Trump cancels visit to Denmark after PM rejects sale of Greenland
General view of Upernavik in western Greenland, Denmark July 11, 2015. Picture taken July 11, 2015. Ritzau Scanpix/Linda Kastrup via REUTERS ATTENTION EDITORS – THIS IMAGE WAS PROVIDED BY A THIRD PARTY. DENMARK OUT. [Reuters]
President Donald Trump has announced that his upcoming trip to Denmark is on hold because its prime minister is not interested in selling Greenland to the United States.
Trump posted on social media on Tuesday that “based on Prime Minister Mette Frederiksen’s comments, that she would have no interest in discussing the purchase of Greenland, I will be postponing our meeting scheduled in two weeks for another time.”
“Denmark is a very special country with incredible people,” he added.
White House spokesman Judd Deere says Trump’s visit to Denmark has been canceled.
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Earlier, the US president also ridiculed Greenland, posting on social media a doctored image of the island with a Trump tower.
Trump was scheduled to depart at the end of August on a trip that included stops in Denmark and Poland.
Denmark owns Greenland.
Trump recently floated the idea of buying the island but said as recently as Sunday it was not a priority.
Denmark had called the idea “absurd.”
“Greenland is not Danish. Greenland is Greenlandic,” Prime Minister Mette Frederiksen told reporters on Sunday during a visit to the world’s largest island.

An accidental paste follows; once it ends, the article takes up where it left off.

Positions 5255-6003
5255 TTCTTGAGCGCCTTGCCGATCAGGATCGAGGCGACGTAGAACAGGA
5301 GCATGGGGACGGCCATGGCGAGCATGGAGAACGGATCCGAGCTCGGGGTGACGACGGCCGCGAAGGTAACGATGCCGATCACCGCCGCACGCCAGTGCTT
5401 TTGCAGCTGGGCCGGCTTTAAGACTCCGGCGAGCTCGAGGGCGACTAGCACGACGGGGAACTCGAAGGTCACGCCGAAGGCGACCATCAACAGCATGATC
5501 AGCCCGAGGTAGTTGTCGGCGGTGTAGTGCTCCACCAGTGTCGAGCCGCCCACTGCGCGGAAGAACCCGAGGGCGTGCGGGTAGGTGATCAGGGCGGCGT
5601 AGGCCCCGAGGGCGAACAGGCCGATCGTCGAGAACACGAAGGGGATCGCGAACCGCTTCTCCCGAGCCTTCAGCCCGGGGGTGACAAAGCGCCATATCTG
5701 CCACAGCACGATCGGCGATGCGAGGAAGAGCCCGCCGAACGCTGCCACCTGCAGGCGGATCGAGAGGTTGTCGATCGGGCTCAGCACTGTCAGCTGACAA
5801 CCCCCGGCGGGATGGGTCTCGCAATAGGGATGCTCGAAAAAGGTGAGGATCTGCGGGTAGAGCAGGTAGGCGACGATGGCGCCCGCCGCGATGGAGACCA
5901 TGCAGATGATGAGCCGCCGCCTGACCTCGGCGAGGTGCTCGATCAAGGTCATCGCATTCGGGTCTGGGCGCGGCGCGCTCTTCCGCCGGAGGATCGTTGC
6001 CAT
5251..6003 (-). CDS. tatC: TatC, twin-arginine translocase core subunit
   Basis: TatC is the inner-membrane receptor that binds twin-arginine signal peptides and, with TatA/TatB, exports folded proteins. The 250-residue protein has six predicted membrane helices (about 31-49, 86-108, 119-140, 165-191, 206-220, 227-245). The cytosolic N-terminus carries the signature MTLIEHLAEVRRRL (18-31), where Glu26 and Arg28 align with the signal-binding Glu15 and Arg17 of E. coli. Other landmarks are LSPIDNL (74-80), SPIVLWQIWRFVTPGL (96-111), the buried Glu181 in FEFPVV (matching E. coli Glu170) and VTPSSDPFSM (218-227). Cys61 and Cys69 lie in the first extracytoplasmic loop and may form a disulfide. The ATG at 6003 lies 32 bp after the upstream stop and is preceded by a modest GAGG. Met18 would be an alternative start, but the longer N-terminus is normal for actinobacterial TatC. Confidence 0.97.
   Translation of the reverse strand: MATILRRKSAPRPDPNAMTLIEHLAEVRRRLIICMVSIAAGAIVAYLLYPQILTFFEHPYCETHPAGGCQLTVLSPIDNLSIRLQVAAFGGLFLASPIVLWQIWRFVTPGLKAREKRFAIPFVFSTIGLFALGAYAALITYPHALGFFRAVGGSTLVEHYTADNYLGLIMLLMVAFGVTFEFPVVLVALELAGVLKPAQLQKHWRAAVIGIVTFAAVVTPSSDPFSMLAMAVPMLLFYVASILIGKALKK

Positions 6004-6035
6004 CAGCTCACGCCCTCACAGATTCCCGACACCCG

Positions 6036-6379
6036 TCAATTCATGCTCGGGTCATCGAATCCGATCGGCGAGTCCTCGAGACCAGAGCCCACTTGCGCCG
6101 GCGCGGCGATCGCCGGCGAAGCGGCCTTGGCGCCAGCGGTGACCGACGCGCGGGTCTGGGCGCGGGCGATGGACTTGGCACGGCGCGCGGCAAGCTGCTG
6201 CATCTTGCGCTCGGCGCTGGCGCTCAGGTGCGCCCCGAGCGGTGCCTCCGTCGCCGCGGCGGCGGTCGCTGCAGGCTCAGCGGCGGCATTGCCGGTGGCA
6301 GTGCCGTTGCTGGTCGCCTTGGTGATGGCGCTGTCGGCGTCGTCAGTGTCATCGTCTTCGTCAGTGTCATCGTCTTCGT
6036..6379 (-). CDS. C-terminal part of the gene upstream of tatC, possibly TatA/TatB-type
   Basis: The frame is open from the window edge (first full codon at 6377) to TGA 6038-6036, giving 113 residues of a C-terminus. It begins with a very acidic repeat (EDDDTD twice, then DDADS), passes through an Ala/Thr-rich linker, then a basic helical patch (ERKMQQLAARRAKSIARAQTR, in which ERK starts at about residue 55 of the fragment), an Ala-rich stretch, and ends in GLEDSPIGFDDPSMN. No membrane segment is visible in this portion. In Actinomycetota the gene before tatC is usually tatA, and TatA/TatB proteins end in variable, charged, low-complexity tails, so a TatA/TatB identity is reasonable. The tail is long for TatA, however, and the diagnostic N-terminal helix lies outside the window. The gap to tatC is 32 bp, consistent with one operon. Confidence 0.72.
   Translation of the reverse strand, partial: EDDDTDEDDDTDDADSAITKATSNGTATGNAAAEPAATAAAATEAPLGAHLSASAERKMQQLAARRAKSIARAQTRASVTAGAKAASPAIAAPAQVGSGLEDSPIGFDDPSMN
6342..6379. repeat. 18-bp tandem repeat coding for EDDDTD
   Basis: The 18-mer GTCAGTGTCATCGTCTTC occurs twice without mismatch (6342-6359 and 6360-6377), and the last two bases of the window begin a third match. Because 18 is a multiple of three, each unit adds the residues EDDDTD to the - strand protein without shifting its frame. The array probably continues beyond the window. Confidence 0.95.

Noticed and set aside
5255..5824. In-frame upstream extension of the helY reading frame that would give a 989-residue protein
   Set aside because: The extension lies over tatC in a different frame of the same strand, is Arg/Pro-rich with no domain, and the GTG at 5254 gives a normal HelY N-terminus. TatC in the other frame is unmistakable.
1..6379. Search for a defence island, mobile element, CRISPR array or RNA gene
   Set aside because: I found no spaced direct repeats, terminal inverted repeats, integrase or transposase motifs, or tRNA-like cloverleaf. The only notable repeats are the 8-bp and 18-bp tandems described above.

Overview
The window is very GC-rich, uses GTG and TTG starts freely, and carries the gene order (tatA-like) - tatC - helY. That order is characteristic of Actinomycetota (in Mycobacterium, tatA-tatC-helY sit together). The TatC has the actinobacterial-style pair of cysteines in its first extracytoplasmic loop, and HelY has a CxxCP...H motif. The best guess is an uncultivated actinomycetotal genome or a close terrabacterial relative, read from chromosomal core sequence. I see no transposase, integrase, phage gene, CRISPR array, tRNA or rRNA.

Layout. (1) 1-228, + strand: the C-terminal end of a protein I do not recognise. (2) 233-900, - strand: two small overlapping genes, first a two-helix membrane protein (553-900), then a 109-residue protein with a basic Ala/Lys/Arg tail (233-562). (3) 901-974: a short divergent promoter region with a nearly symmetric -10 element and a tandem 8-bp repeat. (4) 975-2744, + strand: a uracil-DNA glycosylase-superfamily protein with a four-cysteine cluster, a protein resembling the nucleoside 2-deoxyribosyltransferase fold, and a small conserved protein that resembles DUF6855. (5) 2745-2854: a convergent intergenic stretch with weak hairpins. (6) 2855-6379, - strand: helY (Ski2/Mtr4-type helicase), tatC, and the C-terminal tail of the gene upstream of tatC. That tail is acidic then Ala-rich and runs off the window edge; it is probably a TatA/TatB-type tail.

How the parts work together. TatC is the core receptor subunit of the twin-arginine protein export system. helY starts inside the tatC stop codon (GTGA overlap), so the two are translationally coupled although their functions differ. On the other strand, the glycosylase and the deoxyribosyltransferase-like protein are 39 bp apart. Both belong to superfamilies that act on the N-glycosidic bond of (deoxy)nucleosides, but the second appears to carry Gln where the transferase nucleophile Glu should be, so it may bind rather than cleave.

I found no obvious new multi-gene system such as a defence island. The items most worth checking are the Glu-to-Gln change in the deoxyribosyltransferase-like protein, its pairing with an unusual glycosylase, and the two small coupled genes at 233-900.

“I persistently hope that this is not something that is seriously meant.”
Frederiksen said on Sunday that the Arctic, with resources that Russia and others could exploit for commercial gain, “is becoming increasingly important to the entire world community”.
I promise not to do this to Greenland! pic.twitter.com/03DdyVU6HA
— Donald J. Trump (@realDonaldTrump) August 20, 2019
Retreating ice could uncover potential oil and mineral resources in Greenland which, if successfully tapped, could dramatically change the island’s fortunes. However, no oil has yet been found in Greenlandic waters, and 80 percent of the island is covered by an ice sheet that is up to three kilometres thick, which means exploration is only possible in coastal regions.
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Even there, conditions are far from ideal due to the long winter – with frozen ports, 24-hour darkness and temperatures regularly dropping below -30 degrees Celsius in the northern parts.
In 1946, the US proposed to pay Denmark $100m to buy Greenland after flirting with the idea of swapping land in Alaska for strategic parts of the Arctic island.
Under a 1951 deal, Denmark allowed the US to build bases and radar stations on Greenland.
The US Air Force currently maintains one base in northern Greenland, Thule Air Force Base, some 1,200km south of the North Pole. Former military airfields in Narsarsuaq, Kulusuk and Kangerlussuaq have become civilian airports.
The Thule base, constructed in 1952, was originally designed as a refuelling stop for long-range bombing missions.
It has been a ballistic missile early warning and space surveillance site since 1961.